# Blog

## Archive

Show me a random blog post**2019**

**2018**

**2017**

**2016**

**2015**

**2014**

**2013**

**2012**

## Tags

craft royal baby speed approximation interpolation fractals tennis radio 4 braiding world cup golden ratio noughts and crosses error bars hexapawn inline code pythagoras wool palindromes logic latex dragon curves folding tube maps reuleaux polygons bodmas sport estimation dataset hats bubble bobble data football menace news stickers misleading statistics golden spiral programming ternary puzzles final fantasy aperiodical big internet math-off folding paper triangles game of life game show probability coins trigonometry geometry chebyshev sound london underground manchester curvature mathslogicbot accuracy countdown pizza cutting manchester science festival national lottery harriss spiral pac-man dates christmas card map projections propositional calculus chalkdust magazine rugby statistics chess a gamut of games weather station london reddit martin gardner python flexagons twitter oeis rhombicuboctahedron books go electromagnetic field gerry anderson european cup platonic solids raspberry pi nine men's morris polynomials graph theory light php probability video games people maths mathsteroids machine learning realhats asteroids the aperiodical draughts games cross stitch plastic ratio javascript frobel binary christmas arithmetic matt parker captain scarlet sorting**2015-01-31**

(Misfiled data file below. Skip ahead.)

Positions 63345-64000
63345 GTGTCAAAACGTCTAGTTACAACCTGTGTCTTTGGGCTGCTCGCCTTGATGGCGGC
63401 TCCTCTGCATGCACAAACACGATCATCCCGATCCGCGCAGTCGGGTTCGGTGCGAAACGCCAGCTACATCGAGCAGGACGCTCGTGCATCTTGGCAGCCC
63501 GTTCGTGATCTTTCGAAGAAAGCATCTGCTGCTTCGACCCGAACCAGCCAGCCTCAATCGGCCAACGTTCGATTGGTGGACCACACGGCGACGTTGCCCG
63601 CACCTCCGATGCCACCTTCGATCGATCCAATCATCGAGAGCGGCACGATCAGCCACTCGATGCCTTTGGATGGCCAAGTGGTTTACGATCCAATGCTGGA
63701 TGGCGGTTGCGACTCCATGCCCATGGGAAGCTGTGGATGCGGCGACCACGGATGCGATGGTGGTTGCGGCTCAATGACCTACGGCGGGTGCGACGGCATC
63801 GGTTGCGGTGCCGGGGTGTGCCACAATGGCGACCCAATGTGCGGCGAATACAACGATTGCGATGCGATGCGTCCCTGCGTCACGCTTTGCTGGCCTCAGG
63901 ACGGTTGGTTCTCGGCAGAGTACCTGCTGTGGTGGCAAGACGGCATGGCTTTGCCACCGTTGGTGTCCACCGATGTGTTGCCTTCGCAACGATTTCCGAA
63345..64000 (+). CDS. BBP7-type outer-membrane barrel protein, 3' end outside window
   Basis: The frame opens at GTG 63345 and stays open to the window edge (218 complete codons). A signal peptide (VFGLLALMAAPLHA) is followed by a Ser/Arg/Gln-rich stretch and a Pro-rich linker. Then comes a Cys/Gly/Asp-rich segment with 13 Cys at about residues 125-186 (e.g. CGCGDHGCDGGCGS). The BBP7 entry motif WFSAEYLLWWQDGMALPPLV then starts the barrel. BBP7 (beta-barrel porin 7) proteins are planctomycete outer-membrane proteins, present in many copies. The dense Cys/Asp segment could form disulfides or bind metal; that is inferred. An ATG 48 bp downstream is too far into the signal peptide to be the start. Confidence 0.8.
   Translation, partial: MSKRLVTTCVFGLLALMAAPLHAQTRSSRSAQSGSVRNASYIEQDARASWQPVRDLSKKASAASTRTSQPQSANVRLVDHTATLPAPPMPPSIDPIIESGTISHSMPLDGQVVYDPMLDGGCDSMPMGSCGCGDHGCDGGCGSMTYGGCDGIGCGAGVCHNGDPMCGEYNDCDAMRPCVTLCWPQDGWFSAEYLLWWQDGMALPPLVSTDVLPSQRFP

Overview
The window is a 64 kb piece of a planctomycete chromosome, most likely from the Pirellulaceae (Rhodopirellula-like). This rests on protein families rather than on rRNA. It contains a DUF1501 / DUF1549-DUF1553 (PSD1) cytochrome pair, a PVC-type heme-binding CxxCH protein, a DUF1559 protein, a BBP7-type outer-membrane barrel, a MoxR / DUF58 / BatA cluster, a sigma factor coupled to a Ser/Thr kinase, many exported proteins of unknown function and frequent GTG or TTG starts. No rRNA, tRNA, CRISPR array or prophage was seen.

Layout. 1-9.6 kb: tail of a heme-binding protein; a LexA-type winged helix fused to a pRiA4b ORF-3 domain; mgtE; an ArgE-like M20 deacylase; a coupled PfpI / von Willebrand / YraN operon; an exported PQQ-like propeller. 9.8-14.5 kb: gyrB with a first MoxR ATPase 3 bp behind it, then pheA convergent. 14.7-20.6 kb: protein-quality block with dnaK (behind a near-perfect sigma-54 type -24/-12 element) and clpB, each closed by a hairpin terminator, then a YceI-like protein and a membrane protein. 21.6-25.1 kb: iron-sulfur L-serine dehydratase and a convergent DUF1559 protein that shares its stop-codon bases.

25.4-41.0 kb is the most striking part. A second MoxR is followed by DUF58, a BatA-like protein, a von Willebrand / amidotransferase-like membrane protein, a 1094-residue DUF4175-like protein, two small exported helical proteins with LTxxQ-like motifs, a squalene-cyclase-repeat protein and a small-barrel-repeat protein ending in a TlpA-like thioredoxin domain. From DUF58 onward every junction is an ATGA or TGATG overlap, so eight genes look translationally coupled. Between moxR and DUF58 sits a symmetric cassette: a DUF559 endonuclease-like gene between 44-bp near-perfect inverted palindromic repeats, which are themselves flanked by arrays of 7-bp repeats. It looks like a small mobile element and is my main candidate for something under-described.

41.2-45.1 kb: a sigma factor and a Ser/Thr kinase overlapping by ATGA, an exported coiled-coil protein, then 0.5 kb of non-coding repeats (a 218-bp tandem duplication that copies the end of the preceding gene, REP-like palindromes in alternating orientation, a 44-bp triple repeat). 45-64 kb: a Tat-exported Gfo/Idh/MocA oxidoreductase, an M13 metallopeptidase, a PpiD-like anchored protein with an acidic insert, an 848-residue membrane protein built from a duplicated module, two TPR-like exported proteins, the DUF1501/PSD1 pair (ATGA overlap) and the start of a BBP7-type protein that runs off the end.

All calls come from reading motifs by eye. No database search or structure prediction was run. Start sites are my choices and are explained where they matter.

## Tube map Platonic solids, pt. 3

In 2012, I folded all the Platonic solids from tube maps. The dodecahedron I made was a little dissapointing:

After my talk at Electromegnetic Field 2014, I was shown the following better method to fold a dodecahedron.

### Making the modules

First, take a tube map, cut apart all the pages and cut each page in half.

Next, take one of the parts and fold it into four

then lay it flat.

Next, fold the bottom left corner upwards

and the top right corner downwards.

Finally, fold along the line shown below.

You have now made a module which will make up one edge of the dodecahedron. You will need 30 of these to make the full solid.

Once many modules have been made, then can be put together. To do this, tuck one of the corners you folded over into the final fold of another module.

Three of the modules attached like this will make a vertex of the dodecahedron.

By continuing to attach modules, you will get the shell of a dodecahedron.

To make the dodecahedron look more complete, fold some more almost-squares of tube map to be just larger than the holes and tuck them into the modules.

### Similar posts

Tube map kaleidocycles | Electromagnetic Field talk | Tube map Platonic solids, pt. 2 | Tube map Platonic solids |

### Comments

Comments in green were written by me. Comments in blue were not written by me.

Add a Comment